Turning to subordinate cash flows backed by low LTV loans where at the cohort level, spreads have tightened by 6% on average and loss coverage has improved by 37%, bonds in the 2016 vintage stand out again. For example, CAS 2016-C03 1B has experienced a 3% widening in its OAS despite a better than cohort improvement in loss coverage as its loss coverage multiple has improved by 67% over the quarter. In subordinates backed by high LTV loans, 2019 vintage STACR HQA series B2s may offer the most attractive relative value. STACR 2019-HQA1 B2 has experienced only a 1% change in its OAS despite a better than cohort level improvement in loss coverage. Admittedly, 2019 vintage high LTV deals by and large still maintain outsized populations of delinquent loans and lagging performance may be primarily driven by greater risk of default or modification related losses in these pools.

Checking in on the CRT mock draft

In April, Amherst Pierpont published the inaugural CRT Mock Draft providing six rounds of picks that based on a bond’s mix of tangible and intangible metrics appeared poised to outperform the broader cohort. Similar to any immediate analysis of a team’s draft it’s likely too soon to call the prospects outright winners or losers but to date most of the prospects have outperformed their respective cohorts. The timing of the mock draft roughly aligns with the beginning of the quarter but not perfectly so some of the performance of each individual bond may have occurred prior to the draft. With that said it appears that over the course of three months, the bonds selected have outperformed their respective cohorts, in some cases materially so.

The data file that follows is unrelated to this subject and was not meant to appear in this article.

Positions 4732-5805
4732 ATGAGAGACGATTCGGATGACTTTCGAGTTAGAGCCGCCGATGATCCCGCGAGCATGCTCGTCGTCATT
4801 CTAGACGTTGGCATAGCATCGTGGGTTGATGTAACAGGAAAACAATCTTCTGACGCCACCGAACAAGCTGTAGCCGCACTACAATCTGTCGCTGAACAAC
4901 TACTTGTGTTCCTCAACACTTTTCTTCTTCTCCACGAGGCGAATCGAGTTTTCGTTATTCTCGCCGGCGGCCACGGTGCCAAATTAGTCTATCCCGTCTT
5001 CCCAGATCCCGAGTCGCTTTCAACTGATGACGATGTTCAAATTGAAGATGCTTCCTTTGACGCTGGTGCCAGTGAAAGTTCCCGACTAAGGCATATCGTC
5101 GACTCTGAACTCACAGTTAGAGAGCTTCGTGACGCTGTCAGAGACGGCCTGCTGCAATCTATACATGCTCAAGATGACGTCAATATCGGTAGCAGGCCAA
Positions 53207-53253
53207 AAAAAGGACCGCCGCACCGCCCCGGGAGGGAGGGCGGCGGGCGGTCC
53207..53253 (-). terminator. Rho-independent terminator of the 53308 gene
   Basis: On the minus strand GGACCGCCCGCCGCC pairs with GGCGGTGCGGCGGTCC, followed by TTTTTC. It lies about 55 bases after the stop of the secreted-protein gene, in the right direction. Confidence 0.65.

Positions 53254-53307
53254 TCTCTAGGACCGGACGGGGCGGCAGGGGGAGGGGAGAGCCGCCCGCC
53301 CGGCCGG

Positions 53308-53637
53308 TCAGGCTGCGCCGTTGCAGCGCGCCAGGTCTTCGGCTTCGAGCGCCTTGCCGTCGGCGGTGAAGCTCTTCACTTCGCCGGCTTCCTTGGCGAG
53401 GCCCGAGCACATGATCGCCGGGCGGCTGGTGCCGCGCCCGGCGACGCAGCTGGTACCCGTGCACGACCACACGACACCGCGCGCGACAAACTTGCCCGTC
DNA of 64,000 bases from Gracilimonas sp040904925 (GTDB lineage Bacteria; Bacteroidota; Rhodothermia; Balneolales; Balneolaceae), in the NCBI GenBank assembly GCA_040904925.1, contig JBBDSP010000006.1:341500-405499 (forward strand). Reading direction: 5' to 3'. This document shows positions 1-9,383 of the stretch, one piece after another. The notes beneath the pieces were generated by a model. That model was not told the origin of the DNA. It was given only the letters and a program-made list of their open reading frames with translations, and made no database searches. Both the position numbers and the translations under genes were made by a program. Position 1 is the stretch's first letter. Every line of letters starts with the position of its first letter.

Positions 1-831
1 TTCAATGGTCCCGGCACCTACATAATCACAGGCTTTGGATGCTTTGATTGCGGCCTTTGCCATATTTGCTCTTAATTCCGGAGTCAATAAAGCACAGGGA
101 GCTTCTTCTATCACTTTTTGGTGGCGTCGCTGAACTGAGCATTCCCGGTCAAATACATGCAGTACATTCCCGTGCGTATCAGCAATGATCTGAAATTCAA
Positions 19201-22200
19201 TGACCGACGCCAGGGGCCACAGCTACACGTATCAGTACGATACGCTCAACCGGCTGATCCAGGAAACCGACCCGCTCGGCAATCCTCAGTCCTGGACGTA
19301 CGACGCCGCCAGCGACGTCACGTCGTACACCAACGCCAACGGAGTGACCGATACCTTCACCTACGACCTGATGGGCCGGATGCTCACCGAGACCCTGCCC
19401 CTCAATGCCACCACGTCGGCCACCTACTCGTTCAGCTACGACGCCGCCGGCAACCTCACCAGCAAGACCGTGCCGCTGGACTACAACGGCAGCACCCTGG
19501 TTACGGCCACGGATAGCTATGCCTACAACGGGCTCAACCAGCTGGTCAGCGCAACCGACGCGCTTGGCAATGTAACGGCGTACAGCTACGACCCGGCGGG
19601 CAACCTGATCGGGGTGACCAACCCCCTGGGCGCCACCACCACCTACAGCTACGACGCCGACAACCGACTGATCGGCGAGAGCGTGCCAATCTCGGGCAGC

• Round 1: STACR 2020-DNA5 B2 – The rationale behind the first-round pick was that higher premium, post COVID B2s could offer significant upside given expected strong credit performance and a slowdown in speeds as a result of a steep forward curve coupled with low WAC collateral. Last month the deal paid at roughly 26 CPR, a slowdown of roughly 20 CPR versus its March speed. Using a low LTV subordinate cohort as our benchmark, the bond has significantly outperformed the benchmark as both nominal and option-adjusted spreads on the bond have tightened by 20% over the quarter while benchmark spreads only tightening by 6%.
  • Round 2: CAS 2019 -R04 2B1 – This bond garnered a second-round selection based on the belief that higher WAC, deep in-the-money should continue to prepay fast, allowing the bond to de-lever and roll down the credit curve. Since the beginning of the quarter, the bond has tightened by 50 OAS representing a 10% tightening in spread versus a high LTV subordinate benchmark of 6% and continues to exhibit elevated prepayment rates, prepaying at over 50 CPR last month.
  • Round 3: CAS 2016-C01 2M2 – The third-round choice was a mezzanine bond that fit well into portfolios that require an investment grate rating or high NAIC designation. Over the quarter it outperformed its high LTV mezzanine benchmark as its nominal and option adjusted spread tightened by 22% versus 15% for the cohort while experiencing nearly a 20% greater increase in its loss coverage than the broader cohort.
  • Round 4: STACR 2018-HQA2 B2 – The fourth-round choice has modestly underperformed its cohort as it is a high stated margin bond that is still experiencing elevated prepayment rates, limiting price upside and OAS tightening. As a result the bonds OAS has tightened by 4% versus cohort level tightening of 7% and given the recent flattening of the curve may still be subject to fast prepayments going forward.
  • Round 5: STACR 2020-HQA5 B1 – The fifth-round choice also bested its cohort level benchmark as nominal and option adjusted spreads have tightened on the bond by 11% versus a cohort level benchmark of 7% as post-COVID subordinates have experienced broad based spread tightening over the past quarter.

Round 6: STACR 2015-DN1 B – The final round selection was a fixed-severity first loss bond with potential upside to curing of the delinquency pipeline. In April the reference pool had 3.96% of loans that were more than 60 days past due and an additional 1.10% of loans that were more than 30 days delinquent. As of the June remittance, the delinquency pipeline has not cured materially as the population of current loans still sits at roughly 95.5% of the reference balance.

Chris Helwig
chelwig@apsec.com
chelwig